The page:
A thoughtful dystopian drama.

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WHISPER

Struyk-Bonn’s debut offers a darkly hopeful take on the universal themes of family and identity.  

Born with a cleft palate and exiled to the wilderness of an unnamed country for 15 years, Whisper has made a ragged family of her fellow outcasts, all of whom bear some disfigurement. Upon her mother’s death, her abusive father comes to claim her for a slave. With nothing but a violin, a veil, and the memories of her mother and makeshift family, Whisper discovers that she has a rudimentary power over the society that scorns her. Class and gender questions arise: Is the omnipresent SWINC corporation responsible for a rise in genetic defects? Why do disfigured boys remain in their villages? She soon lives hand to mouth as a busker for Purgatory Palace, a ribald community of misfits where the threat of prostitution or capture is never far. Whisper’s somewhat fairy-tale luck in finding benefactors—a fatherly music professor and a surgeon among them—is tempered by her literally brutal realization that she bridges two worlds and doesn’t belong completely in either. Thus, her dilemma is agonizing: If the surgeon could cure Whisper and her family, would she agree? The author’s vivid characterizations give this common trope urgency and nuance, and Whisper’s answer resonates with hard-won conviction.

A thoughtful dystopian drama. (Fiction. 13-18)

Pub Date: April 1, 2014

ISBN: 978-1-4598-0475-3

Page Count: 352

Publisher: Orca

Review Posted Online: March 3, 2014

Kirkus Reviews Issue: March 15, 2014

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Busy, busy, busy…with portents of doom.

CHAIN OF GOLD

From the Last Hours series , Vol. 1

Clare’s (Ghosts of the Shadow Market, 2019, etc.) latest is set in the Shadowhunter world in the 20th century’s first decade (with frequent flashbacks to the previous one).

Teenage offspring of the Herondales, Carstairs, Fairchilds, and other angel-descended Nephilim continue their families’ demon-fighting ways amid a round of elegant London balls, soirees, salons, picnics, and romantic intrigues. James Herondale, 17-year-old son of Will and Tessa, finds himself and his “perfectly lethal dimple” hung up between two stunning new arrivals: Cordelia Carstairs, red-haired Persian/British wielder of a fabled magic sword, and Grace Blackthorn, an emotionally damaged but (literally, as the author unsubtly telegraphs) spellbinding friend from childhood. Meanwhile, a sudden outbreak of demonic attacks that leave more and more Shadowhunters felled by a mysterious slow poison plunges James and a cohort of allies into frantic searches for both a cause and an antidote. Ichor-splashed encounters with ravening boojums and even one of hell’s own princes ensue—all leading to final hints of a devastating scheme to destroy the Nephilim in which James himself is slated to play a central role. Characters have a range of skin tones, but ethnic diversity adds no texture to the portrayals; there is a lesbian cousin who wears traditionally male clothing and two young gay men (one tortured, the other less so).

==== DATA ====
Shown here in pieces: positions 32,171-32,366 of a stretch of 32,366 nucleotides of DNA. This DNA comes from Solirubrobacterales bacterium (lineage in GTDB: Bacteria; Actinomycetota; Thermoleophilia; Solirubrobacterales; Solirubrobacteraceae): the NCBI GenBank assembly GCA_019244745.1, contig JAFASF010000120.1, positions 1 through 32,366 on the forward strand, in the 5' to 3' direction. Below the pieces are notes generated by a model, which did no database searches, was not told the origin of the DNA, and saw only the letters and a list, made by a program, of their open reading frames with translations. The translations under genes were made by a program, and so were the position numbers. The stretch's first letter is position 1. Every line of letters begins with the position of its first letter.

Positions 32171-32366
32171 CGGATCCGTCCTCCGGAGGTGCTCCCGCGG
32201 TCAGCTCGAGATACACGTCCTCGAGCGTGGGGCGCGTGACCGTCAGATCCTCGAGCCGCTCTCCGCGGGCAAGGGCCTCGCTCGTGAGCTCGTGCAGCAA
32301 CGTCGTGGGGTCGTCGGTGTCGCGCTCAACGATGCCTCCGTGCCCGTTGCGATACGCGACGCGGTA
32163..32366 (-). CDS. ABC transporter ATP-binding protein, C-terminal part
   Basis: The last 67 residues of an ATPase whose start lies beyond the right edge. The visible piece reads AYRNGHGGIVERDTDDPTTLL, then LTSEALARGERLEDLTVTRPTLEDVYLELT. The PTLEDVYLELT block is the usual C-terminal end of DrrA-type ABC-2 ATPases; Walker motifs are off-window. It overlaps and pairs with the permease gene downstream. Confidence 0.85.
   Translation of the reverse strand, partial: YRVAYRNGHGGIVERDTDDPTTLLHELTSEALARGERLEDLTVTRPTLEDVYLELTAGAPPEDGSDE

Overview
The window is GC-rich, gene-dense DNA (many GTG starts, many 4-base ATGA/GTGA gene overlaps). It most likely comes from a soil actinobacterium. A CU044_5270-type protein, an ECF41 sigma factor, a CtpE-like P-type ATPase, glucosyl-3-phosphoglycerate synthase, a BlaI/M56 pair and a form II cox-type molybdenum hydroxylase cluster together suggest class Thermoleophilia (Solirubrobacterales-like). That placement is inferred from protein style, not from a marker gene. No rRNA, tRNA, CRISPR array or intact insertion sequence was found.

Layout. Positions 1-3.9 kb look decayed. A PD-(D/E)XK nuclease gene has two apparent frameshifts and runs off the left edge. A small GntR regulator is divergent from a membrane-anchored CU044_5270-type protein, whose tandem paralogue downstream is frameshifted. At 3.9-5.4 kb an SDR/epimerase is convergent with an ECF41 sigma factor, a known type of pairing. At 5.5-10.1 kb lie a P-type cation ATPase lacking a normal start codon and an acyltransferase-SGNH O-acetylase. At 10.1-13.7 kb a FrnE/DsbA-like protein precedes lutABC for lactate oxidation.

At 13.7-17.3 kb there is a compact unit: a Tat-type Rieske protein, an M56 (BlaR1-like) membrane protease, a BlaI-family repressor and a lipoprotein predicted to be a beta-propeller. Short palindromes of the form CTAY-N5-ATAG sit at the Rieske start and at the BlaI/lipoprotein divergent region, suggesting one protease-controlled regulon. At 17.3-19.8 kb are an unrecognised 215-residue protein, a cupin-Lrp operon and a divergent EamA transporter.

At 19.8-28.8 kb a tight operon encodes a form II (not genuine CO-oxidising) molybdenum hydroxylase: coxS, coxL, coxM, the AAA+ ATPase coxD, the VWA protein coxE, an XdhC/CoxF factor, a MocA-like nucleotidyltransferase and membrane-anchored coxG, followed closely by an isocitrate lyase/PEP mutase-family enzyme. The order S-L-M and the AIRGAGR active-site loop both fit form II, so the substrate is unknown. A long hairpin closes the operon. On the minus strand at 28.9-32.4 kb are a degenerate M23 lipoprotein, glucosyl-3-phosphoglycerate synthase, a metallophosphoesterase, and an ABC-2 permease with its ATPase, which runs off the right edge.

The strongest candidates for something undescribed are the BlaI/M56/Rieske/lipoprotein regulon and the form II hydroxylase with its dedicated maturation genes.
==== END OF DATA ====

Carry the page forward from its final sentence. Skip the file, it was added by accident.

Busy, busy, busy…with portents of doom. (Fantasy. 14-18)

Pub Date: March 3, 2020

ISBN: 978-1-4814-3187-3

Page Count: 624

Publisher: McElderry

Review Posted Online: Jan. 23, 2020

Kirkus Reviews Issue: Feb. 15, 2020

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Skip this uninspired entry into the world of medieval love and court intrigue.

THE BETROTHED

From the Betrothed series , Vol. 1

In an imagined setting evoking medieval England, King Jameson of Coroa pursues Hollis Brite.

The independent teenager makes Jameson laugh, but she lacks the education and demeanor people expect in a queen. Her friend Delia Grace has more knowledge of history and languages but is shunned due to her illegitimate birth. Hollis gets caught up in a whirl of social activity, especially following an Isolten royal visit. There has been bad blood between the two countries, not fully explained here, and when an exiled Isolten family also comes to court, Jameson generously allows them to stay. Hollis relies on the family to teach her about Isolten customs and secretly falls in love with Silas, the oldest son, even though a relationship with him would mean relinquishing Jameson and the throne. When Hollis learns of political machinations that will affect her future in ways that she abhors, she faces a difficult decision. Romance readers will enjoy the usual descriptions of dresses, jewelry, young love, and discreet kisses, although many characters remain cardboard figures. While the violent climax may be upsetting, the book ends on a hopeful note. Themes related to immigration and young women’s taking charge of their lives don’t quite lift this awkwardly written volume above other royal romances. There are prejudicial references to Romani people, and whiteness is situated as the norm.

Skip this uninspired entry into the world of medieval love and court intrigue. (Historical romance. 13-16)

Pub Date: May 5, 2020

ISBN: 978-0-06-229163-9

Page Count: 320

Publisher: HarperTeen

Review Posted Online: Feb. 5, 2020

Kirkus Reviews Issue: March 1, 2020

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